All In Print Is News That Fits
I am suddenly awash in questions, so let me jump in with a couple of recent requests…
1. Tina wants to know, "What steps would you say are important for an author to try and study the market? (I'm trying to match a project to a particular publisher, and I'm not sure how to go about doing that.)"
If you want to get to know the market, read frequently, and read outside your genre. If you're trying to target a particular publisher, by all means get their catalog or study their website, figure out which books they do well with, and read several of those titles. Study the bestseller lists (New York Times, Wall Street Journal, USA Today, your local paper, etc) and take a close look at Amazon and Barnes & Noble. com to see what's working in the market. Make sure to pay close attention to who publishes the type of books you like to read, and who does a good job getting books onto the bestseller lists, since all publishers are not created equal. Stay on top of Publishers Weekly and the online Publishers Lunch (and, if you're interested in CBA, take a look at Christian Retailing Magazine) to find out the most recent news in the industry. Keep tabs on the economic climate in publishing and bookselling (right now it can be summed up: "stinko"). Many pubishers produce a style guide — ask for one and follow it carefully before submitting. And by all means talk to some people who know what they're doing, so that you don't get steered in the wrong direction.
You raise a good point: It's important to study a publisher before sending them a proposal. HarperOne may be a great place for your memoir, but it's a probably all wrong for your YA novel. Harvest House may love your gift book about dogs, but they're all wrong for that commentary on Habakkuk. So go to web sites, check the catalogues, and talk it over with some professionals before you send out that next great novel.
I state very clearly on my business site that I don't represent certain genres (children's books, gift books, porn), but I routinely get wannabes who have done no research sending me projects with a note that says, "I think you'll love my new children's book about Fluffy the Bunny and his adventures in the World of Wookies." Um…no, I wouldn't. I could care less about Fluffy. I'm a MacGregor — it was my grandpa who stuffed Peter Rabbit's father into a stew. In today's email I have one person telling me that her "full-color art book about the history of cupcakes will be a huge bestseller," and another who is peddling a book entitled "Trixie and Bubbles and Me" — and you'll have to trust me with the fact that I'm barely old enough to read the first chapter. So do your homework before approaching someone with your brilliant idea.
2. Debbie wrote to say, "I've been asked to consider a work-for-hire book project with a reputable group. Most of my writing has been for shorter works: articles, curriculum, etc. What is fair payment for a book project?"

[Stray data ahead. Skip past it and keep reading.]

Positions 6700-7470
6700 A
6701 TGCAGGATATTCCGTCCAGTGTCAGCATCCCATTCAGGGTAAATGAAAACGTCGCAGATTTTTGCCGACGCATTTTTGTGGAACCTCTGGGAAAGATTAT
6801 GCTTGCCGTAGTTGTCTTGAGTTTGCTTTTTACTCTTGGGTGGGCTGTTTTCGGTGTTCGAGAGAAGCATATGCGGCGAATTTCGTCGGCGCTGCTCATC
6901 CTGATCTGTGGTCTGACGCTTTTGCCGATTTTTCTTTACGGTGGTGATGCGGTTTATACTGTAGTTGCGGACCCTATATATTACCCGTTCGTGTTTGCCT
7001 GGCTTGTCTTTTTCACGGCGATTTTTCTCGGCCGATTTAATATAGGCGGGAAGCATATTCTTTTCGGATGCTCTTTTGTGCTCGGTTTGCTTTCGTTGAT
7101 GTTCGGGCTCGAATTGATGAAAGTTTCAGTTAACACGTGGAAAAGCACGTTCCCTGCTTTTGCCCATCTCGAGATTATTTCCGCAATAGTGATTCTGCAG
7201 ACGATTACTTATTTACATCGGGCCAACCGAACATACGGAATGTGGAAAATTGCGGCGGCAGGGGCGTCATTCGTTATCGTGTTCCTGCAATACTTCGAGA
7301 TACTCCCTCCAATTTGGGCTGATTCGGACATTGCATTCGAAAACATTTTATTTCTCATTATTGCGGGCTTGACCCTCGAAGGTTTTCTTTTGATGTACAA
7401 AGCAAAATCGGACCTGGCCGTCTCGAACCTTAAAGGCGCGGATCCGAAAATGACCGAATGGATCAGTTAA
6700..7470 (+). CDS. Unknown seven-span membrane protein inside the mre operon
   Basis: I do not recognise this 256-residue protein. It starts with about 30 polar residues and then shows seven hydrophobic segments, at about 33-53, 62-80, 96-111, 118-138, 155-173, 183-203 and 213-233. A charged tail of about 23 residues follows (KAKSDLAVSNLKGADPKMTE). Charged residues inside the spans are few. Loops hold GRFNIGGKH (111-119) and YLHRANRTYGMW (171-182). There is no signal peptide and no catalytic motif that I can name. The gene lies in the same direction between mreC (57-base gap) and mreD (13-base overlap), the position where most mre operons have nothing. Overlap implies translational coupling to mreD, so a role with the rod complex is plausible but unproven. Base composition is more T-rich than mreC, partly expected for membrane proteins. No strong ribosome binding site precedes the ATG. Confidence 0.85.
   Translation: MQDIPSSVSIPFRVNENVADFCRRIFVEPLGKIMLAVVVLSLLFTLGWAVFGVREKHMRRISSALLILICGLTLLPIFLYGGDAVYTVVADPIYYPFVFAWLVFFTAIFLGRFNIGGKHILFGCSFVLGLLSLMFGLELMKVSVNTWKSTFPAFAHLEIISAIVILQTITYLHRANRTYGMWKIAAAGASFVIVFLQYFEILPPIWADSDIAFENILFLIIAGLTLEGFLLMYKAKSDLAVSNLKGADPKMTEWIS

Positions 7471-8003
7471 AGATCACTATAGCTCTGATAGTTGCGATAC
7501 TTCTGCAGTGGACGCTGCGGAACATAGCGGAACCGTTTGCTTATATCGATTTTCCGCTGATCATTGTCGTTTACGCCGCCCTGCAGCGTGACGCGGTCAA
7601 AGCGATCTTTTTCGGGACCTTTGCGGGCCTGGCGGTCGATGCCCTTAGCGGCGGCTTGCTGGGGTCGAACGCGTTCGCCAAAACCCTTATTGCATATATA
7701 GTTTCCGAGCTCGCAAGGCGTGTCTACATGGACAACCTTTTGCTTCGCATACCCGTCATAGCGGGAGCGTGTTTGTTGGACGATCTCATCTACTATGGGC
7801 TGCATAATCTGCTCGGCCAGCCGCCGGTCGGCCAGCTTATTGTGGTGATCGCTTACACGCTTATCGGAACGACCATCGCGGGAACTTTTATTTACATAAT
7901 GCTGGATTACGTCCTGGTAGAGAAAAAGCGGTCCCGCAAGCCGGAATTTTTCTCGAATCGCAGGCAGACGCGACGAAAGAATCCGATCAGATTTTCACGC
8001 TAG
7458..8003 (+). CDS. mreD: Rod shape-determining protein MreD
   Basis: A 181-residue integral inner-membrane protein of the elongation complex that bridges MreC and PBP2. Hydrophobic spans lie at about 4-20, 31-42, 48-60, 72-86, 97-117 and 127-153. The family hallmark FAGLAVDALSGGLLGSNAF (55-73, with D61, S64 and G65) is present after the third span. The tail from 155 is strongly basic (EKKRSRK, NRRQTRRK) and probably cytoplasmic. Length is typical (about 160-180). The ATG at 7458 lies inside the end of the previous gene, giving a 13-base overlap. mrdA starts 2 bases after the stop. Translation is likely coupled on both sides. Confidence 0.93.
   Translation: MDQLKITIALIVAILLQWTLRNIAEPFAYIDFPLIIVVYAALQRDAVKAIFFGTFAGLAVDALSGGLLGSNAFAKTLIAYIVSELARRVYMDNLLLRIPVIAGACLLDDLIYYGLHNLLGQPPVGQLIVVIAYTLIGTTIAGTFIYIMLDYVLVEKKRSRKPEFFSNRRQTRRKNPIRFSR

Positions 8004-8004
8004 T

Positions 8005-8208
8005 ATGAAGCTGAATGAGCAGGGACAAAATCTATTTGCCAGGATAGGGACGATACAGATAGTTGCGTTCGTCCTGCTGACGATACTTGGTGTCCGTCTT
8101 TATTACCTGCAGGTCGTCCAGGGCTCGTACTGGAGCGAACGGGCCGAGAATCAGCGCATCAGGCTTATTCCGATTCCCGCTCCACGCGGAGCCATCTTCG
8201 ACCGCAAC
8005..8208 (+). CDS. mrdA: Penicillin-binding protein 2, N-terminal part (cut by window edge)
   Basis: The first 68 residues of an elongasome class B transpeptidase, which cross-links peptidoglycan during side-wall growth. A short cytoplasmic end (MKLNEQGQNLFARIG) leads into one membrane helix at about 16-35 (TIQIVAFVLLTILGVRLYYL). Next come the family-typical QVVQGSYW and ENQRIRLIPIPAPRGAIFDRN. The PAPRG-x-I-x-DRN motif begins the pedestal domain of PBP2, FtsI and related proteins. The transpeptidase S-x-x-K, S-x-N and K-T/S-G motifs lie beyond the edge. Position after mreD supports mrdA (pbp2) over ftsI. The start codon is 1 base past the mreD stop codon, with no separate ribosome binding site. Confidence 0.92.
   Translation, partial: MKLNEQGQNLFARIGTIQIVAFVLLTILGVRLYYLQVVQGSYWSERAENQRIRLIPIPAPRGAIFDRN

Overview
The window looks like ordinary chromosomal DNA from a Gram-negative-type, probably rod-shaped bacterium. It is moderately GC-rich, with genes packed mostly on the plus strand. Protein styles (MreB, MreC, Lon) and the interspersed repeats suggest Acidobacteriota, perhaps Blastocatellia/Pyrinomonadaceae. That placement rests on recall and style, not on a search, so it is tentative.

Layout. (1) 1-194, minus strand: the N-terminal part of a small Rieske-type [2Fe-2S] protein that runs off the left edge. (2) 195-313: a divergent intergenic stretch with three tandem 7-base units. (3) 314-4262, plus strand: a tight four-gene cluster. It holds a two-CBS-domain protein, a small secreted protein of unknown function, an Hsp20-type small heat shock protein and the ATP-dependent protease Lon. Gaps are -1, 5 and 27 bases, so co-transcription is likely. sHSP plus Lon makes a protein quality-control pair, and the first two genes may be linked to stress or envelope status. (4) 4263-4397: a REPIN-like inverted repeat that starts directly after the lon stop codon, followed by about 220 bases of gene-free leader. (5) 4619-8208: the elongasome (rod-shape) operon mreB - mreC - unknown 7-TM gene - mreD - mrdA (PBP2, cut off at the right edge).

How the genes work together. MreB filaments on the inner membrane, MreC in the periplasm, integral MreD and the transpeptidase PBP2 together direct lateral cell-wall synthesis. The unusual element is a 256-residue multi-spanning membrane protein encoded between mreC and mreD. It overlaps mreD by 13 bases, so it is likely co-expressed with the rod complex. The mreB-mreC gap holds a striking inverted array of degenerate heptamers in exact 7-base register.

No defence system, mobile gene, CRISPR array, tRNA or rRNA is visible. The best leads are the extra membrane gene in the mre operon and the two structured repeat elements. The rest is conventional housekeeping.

Every year Writer's Digest produces the Writer's Market compendium, which includes up-to-date information on payment for book writing, script writing, business reports, editing work, and the like. Last year the average fee to create an "as told to" book was about $23,000. The average fee for ghosting the same was a bit more than $36,000. The range of fees paid is huge — from as little as $5000 to as high as $100,000, depending on the project. The average collaborative writer got $25,000 for completing a book; the average re-writer was paid just under $15,000. Three factors that weigh into your fee will be (a) how much do they have done already, (b) how fast do they want it, and (c) where do you live (I hate to say it, but the Far West and the Deep South just don't seem to pay as well as the rest of the country).
Let me offer you a method for coming up with fair payment. First, figure out what you feel you should be making per year from your writing — $25,000? $50,000? $75,000? If you divide the first two digits in half, that will tell you the hourly rate you're expecting — so a writer trying to earn $50,000 per year will basically charge $25 per hour. Another way to view it is to determine how much you need to make per month — so if your goal is $50,000 per year, you'll want to earn a little more than $4000 per month, or $1000 per week. Next, talk to the people about the project, and see if you can gauge how many weeks or months it will take you to write. (Experienced collaborative writers will be able to do this quickly, since they know how many words per day they can expect to create. Generally speaking, most collaborators are aiming for somewhere in the 2000-to-3000 words per day, plus they've got to add in editing and revision time.) Once you have those two numbers, you can quickly figure out what to charge. If you need to make $4000 per month, and it looks like a book is going to take you three months, that's $12,000. You probably add in a little bit to cover potential problems, and you ask for $15,000. Or maybe you ask for $20,000 and negotiate downward. But being able to tie your time to a number is important to make this work.
3. Speaking of bestseller lists, I've got a book on the New York Times bestseller list! I represented Lynne Spears (mother of Britney and Jamie-Lyn), and her book Through the Storm is #5 on the NYT, as well as being #5 on the Wall Street Journal bestseller list Woo-hoo!
4. My good friend Steve Laube sent me a note today — apparently Academy Chicago Publishers revealed that a bookkeeper, sick of looking at all those bad proposals people were sending in, took it upon herself to reject a bunch of manuscripts. Poets and Writers revealed that she admitted to sending out the rejections on her own, without the approval of the publisher. Good girl!